The remainder of this addendum is made up of considerations of additional causes of adaptation (hence he traced adaptation only “in part” to natural selection) as well as the anomaly of the human species that either modifies other species to its needs or exterminates them.

2. Darwin’s theory development
Eiseley (1959) interpreted Darwin’s statements from 1844 and 1868 as if they were statements of one and the same theory. Since then, Darwin studies have traced Darwin’s long theory development in minute detail (e.g., Ruse 1975; Browne 1980; Kohn 1980; 1986; 2009; Schweber 1980; Beddall 1988; Mayr 1992; Richardson 1981; Ospovat 1995; Hector and Hooper 2002; Costa 2009; Mannouris 2011; Pearce 2010; Richards 2012). Consequently, Darwin’s earlier statements cannot be taken to be informed by the same theory as his later ones. Before getting into a detailed comparison of Darwin with Matthew, let me briefly sketch Darwin’s intellectual development in a conveniently simplified way. Between his return from the Beagle voyage and 1844, Darwin developed what will be referred to as his early theory of species transformation through natural selection. Between that time and 1856, he was obsessively occupied with taxonomic work concerning small-scale studies of barnacle variation (LIT) as well as large-scale patterns in botanical systematics (Browne 1980). Thereafter, he began to write down his mature theory, posthumously published as Natural Selection (Stauffer 1975), but this was famously interrupted by a letter from from Alfred Russel Wallace precipitating the events that lead to the publication of the Origin of Species as an abstract of the big Natural Selection book he had planned.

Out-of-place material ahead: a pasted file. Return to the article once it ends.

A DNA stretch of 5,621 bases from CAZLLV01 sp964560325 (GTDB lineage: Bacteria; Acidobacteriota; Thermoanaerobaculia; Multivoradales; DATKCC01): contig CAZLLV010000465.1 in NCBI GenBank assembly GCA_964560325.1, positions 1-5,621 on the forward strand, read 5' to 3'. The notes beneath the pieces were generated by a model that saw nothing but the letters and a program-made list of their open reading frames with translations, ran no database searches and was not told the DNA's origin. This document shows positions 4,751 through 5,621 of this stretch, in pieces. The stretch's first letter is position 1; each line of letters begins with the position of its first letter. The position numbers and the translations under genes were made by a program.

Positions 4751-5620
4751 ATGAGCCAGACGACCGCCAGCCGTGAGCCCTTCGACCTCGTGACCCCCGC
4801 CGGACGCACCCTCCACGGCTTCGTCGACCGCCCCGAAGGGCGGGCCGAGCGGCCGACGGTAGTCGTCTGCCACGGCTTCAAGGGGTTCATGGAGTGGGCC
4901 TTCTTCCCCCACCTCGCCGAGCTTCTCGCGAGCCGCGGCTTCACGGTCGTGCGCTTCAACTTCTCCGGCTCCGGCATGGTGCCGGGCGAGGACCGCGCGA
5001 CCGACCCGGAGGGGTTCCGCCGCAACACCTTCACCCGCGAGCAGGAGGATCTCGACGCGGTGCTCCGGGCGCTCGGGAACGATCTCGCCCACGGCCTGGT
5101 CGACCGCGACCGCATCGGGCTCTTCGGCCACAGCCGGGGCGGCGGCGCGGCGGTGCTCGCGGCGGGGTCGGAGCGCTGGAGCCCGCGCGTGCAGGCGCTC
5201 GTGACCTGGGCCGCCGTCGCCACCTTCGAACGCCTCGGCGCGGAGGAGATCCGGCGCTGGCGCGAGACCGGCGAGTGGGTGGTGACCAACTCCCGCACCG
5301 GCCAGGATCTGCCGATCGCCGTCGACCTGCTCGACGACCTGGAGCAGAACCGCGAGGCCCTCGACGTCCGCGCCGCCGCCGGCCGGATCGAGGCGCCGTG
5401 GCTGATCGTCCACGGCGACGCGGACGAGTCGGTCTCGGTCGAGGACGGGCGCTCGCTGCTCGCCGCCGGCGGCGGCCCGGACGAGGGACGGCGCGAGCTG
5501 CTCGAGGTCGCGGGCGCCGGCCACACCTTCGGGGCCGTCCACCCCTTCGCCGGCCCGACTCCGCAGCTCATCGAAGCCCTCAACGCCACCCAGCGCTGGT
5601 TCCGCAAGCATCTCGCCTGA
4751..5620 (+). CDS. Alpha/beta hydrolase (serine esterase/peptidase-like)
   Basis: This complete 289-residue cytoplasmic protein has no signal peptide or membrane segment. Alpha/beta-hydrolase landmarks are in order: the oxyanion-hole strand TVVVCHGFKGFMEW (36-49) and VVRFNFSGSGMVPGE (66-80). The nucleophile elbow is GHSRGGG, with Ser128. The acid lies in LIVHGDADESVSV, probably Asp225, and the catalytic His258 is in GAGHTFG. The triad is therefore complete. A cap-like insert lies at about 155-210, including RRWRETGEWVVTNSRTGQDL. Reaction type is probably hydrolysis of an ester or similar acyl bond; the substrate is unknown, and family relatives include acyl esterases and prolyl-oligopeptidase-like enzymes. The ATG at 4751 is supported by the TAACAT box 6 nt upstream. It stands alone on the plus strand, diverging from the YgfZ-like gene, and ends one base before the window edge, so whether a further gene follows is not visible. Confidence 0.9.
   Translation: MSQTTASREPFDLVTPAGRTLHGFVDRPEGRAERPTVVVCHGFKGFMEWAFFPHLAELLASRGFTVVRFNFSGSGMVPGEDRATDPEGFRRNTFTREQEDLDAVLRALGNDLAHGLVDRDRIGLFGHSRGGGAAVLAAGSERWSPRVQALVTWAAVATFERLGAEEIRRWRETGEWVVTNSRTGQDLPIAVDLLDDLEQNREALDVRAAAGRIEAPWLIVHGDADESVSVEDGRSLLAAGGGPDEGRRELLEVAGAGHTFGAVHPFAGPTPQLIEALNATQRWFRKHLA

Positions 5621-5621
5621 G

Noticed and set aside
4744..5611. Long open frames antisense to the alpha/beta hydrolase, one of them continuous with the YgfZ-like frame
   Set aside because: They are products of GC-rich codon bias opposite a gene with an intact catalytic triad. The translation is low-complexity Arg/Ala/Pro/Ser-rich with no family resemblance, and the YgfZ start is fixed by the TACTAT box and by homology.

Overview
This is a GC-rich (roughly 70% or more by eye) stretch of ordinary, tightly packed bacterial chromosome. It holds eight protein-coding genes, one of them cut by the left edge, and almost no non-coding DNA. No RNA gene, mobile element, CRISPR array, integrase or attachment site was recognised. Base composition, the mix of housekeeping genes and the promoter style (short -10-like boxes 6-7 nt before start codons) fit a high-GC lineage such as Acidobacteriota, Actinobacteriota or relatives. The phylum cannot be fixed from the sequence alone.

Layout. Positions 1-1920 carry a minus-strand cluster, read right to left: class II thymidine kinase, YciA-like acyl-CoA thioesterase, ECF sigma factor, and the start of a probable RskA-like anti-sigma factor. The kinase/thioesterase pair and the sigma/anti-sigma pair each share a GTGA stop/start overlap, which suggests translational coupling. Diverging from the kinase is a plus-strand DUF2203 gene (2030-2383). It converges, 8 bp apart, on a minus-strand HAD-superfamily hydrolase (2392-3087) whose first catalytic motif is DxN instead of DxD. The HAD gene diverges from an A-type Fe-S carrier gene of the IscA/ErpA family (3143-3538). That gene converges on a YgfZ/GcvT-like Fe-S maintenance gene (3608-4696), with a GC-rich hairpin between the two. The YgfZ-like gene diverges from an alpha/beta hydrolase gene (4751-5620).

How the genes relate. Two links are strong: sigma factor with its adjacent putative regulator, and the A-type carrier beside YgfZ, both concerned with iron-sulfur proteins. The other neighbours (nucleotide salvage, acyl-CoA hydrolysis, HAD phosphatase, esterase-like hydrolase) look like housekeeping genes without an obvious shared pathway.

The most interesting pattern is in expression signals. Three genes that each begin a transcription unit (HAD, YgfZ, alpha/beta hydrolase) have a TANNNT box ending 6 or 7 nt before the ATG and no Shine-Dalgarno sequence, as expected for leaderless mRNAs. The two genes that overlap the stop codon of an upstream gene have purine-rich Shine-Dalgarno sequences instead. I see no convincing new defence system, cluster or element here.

2.1 Darwin’s early theory
Despite embracing the idea of species transformation by 1837, he continued to work by theories that agreed with doctrines of natural theology up to the mid-1850s. For example, Darwin (1909[1844]) thought that species hardly varied under natural conditions, because intermarriage would swamp individual variants. He thought that large scale changes in conditions needed to push organisms out of their natural state first. This would affect their reproductive system to increase fortuitous variation in the offspring. Only after this boost of undirected variation could selection adapt the species to the new conditions. Under normal conditions, natural selection was stabilising (keeping species fixed) as generally believed to be true in doctrines of natural theology. Natural selection could only transform species under exceptional conditions.

2.2 Darwin’s later theory